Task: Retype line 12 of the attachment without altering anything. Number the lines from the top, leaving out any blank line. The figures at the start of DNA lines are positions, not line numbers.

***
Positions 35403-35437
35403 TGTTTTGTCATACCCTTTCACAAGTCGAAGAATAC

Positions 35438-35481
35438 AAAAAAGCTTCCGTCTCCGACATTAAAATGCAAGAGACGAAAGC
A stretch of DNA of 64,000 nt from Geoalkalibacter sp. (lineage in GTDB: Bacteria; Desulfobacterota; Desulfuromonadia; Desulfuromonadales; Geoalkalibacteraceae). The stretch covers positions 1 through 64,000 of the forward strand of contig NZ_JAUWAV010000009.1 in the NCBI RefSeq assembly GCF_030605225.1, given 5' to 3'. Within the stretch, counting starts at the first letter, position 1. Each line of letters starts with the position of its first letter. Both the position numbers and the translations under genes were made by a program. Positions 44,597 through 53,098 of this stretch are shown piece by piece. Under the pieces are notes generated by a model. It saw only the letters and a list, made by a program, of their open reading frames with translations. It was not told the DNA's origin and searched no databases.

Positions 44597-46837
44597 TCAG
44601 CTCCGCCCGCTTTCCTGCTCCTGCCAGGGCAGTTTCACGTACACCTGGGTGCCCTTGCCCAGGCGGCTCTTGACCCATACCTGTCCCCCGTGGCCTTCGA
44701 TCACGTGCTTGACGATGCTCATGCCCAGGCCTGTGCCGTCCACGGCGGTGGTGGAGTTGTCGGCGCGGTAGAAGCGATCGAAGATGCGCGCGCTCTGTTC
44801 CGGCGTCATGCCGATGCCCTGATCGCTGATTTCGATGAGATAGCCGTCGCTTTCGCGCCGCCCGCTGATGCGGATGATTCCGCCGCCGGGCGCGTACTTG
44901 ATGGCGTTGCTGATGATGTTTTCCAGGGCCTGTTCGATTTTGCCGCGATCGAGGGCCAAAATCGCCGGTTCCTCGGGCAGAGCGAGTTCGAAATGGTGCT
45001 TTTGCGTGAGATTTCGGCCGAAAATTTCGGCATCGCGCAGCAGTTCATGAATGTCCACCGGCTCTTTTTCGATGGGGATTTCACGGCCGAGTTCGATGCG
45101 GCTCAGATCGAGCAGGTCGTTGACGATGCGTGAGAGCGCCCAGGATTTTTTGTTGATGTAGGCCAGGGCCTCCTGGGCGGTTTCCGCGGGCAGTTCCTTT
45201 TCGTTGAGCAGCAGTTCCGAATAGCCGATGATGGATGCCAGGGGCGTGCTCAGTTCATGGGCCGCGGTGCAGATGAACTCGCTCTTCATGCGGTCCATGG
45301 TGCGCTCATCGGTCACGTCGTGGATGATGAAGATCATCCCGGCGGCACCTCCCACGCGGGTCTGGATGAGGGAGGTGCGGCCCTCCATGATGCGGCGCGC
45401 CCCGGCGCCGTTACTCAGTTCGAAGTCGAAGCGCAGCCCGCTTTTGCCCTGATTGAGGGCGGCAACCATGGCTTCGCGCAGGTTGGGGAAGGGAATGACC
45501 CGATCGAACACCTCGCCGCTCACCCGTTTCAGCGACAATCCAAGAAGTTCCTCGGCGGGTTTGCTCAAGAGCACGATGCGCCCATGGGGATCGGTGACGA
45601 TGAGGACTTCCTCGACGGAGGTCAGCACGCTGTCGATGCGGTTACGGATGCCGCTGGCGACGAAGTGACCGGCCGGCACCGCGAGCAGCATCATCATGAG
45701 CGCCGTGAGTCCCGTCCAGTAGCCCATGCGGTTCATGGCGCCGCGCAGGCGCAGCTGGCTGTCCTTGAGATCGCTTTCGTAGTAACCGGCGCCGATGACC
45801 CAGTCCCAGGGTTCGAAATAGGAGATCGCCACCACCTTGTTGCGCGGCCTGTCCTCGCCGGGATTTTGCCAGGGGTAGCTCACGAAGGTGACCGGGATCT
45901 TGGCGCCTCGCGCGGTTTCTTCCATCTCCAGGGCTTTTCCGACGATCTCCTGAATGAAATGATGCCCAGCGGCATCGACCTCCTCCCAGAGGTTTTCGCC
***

45001 TTTGCGTGAGATTTCGGCCGAAAATTTCGGCATCGCGCAGCAGTTCATGAATGTCCACCGGCTCTTTTTCGATGGGGATTTCACGGCCGAGTTCGATGCG